This is the link to his first article that he cited in his comments to Ms Inman. You can decide but note the lack of objectivity in his title. Biological explanations are cited as ideology that are promulgated and schizophrenia is in quotes. The second paper he cited deals mostly with surveys  asking people what they considered to be the causes of mental illness. Many of them believed that the causes were psychosocial which just proves that Susan Inman is correct in wanting to see greater literacy.

But again, to prove his point, he says that a study that showed a video of a person describing their psychotic experiences increased perceptions of dangerousness and unpredictability in viewers. However, a video explaining the same experiences in terms of adverse life events, led to a slight but non significant improvement in attitudes by those who viewed it.

Again with the non significance. It means there was no difference between the two. The responses were the exact same! Someone who acts scary and displays very abnormal and aberrant behaviour is going to be shunned regardless of the explanation for that behaviour. He does cite a number of papers but they date from 1955 to the latest in 2005.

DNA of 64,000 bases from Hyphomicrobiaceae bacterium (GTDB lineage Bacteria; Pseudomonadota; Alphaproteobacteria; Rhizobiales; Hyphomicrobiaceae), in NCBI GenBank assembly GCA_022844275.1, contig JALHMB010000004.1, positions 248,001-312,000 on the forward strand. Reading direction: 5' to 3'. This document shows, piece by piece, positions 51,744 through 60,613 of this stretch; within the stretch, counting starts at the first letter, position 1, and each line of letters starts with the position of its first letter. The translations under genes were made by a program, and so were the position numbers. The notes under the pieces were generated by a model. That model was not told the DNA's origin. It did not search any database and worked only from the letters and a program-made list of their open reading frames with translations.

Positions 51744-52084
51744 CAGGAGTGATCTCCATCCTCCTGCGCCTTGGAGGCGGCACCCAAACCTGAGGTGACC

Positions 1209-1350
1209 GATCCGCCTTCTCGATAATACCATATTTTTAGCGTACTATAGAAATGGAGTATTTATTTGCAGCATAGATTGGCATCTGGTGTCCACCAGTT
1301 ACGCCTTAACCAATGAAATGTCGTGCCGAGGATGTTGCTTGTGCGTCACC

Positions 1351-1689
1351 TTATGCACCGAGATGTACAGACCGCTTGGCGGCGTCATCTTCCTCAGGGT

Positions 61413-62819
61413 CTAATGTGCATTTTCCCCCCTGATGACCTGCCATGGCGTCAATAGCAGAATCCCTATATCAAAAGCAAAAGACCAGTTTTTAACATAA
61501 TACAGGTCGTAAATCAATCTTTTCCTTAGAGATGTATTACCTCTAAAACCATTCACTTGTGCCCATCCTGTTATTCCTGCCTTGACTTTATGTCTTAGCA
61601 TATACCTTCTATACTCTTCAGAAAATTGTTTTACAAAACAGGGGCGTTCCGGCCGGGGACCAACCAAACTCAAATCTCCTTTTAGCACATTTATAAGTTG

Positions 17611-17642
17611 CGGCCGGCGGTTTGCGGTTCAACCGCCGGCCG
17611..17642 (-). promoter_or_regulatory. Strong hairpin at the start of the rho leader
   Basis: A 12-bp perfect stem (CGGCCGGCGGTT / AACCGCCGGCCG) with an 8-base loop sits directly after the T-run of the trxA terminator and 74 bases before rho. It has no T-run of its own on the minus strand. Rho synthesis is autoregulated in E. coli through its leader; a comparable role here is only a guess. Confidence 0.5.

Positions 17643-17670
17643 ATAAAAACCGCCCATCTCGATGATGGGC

In my 2010 article, I quoted Dr Heather Stuart, an expert in stigma at Queens University in Kingston, Ontario who said that there have only been six controlled studies of stigma. One of them by Patrick Corrigan found that education did lead to improved attitudes. I could not find a reference to that paper in the one by Read.

As an example, those with advanced symptoms of Hansen’s Disease looked very frightening and were isolated from society. The Leper Colonies existed because no one understood the disease and were afraid they might get it too. But then, modern medicine came along, discovered Leprosy was caused by a bacteria, learned to treat it early and we no longer have people disfigured when treated early. We might still cringe at the thought of leprosy but likely no one has ever seen an advanced case.